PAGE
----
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Watch SAG Winner Bradley Cooper Remind the World About his Broadway.com Audience Choice Award

first_imgOscar nominee Bradley Cooper totally has his Broadway.com Audience Choice Award sitting in a well-lit glass case for all to see in his living room! After winning the SAG Award for Outstanding Performance by a Cast in a Motion Picture for American Hustle, the soon-to-be Broadway bound Cooper said the only other award he’s won is a Broadway.com Audience Choice Award. Woo! He picked up the honor for his role opposite Julia Roberts for Three Days of Rain back in 2006. And we don’t have long to wait to see if he’ll win another as he’s heading back to the Main Stem in The Elephant Man. He also made it known that he got his SAG card from a Spanish telecommunications commercial…so now we have to imagine Bradley Cooper, hottest man alive, speaking Spanish, looking beautiful and try not to cry from happiness. Congrats Bradley on your SAG award, and break a leg on Broadway! View Comments Star Filescenter_img Bradley Cooperlast_img read more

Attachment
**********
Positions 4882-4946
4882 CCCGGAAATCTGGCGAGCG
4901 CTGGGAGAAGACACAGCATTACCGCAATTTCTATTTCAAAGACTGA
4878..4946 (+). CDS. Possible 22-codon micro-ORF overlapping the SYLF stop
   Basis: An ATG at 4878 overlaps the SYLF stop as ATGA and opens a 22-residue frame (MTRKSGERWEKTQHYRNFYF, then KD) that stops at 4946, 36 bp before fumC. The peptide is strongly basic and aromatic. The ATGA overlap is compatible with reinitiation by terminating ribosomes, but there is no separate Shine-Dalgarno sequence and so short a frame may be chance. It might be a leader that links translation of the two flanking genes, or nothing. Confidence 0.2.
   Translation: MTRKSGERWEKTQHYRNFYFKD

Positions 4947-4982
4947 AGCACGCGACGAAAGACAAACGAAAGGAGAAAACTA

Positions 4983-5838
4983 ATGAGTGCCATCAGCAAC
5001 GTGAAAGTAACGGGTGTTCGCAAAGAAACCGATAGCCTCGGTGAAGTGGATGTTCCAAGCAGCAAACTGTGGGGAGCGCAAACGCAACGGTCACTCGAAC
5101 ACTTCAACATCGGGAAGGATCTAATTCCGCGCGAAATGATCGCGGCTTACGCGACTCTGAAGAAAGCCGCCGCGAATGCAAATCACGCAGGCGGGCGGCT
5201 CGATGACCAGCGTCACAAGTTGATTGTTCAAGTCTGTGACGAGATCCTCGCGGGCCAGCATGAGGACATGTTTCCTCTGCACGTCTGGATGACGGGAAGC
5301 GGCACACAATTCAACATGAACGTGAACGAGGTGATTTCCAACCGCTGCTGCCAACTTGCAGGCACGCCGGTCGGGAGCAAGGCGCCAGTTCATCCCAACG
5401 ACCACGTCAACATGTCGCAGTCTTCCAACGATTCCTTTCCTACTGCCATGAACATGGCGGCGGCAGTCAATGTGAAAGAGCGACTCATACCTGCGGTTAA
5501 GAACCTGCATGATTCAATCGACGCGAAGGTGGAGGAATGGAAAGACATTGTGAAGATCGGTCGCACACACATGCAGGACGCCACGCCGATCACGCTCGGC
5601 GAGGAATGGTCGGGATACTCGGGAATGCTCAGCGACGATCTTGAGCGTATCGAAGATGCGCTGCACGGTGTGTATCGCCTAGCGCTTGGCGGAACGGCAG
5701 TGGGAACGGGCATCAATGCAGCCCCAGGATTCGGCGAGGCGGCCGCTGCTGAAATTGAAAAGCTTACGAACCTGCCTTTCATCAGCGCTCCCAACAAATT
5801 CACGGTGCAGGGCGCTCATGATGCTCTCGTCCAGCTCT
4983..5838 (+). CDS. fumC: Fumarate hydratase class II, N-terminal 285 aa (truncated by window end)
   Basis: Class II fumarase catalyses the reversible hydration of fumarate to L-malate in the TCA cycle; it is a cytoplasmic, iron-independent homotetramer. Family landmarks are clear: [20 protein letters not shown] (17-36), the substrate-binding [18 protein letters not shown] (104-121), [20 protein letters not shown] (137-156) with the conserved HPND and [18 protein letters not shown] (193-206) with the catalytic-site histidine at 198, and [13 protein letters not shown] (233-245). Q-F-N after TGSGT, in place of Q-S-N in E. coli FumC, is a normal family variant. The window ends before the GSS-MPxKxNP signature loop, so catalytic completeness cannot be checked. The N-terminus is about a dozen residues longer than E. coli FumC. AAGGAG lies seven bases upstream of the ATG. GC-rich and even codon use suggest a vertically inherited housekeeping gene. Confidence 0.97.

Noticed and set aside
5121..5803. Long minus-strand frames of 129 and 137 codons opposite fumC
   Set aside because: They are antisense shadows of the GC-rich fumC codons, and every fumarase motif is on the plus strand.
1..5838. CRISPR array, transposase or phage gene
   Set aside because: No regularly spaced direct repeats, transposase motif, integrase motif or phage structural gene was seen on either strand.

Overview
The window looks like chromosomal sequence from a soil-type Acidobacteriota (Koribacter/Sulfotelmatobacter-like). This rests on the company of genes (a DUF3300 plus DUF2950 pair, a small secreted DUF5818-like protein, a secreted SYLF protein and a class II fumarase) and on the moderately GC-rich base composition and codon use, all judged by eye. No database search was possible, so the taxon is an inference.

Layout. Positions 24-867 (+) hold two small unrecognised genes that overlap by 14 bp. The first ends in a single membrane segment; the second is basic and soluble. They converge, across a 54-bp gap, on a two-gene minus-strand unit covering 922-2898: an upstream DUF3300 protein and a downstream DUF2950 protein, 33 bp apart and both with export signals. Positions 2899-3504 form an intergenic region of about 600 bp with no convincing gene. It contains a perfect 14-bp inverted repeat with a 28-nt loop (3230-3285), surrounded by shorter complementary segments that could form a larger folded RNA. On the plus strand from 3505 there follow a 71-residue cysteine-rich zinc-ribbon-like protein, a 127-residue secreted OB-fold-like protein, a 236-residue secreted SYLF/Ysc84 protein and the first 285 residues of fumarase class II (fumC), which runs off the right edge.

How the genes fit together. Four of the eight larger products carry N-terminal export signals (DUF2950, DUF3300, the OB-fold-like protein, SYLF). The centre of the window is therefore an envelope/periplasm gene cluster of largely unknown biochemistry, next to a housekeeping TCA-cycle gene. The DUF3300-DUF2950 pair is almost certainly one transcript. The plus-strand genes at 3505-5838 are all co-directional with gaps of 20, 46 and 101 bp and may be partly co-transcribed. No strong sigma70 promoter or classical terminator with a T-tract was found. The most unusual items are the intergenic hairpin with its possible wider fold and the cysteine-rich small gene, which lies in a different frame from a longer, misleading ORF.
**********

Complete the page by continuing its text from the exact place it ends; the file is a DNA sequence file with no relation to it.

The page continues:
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Time to bring back financial privacy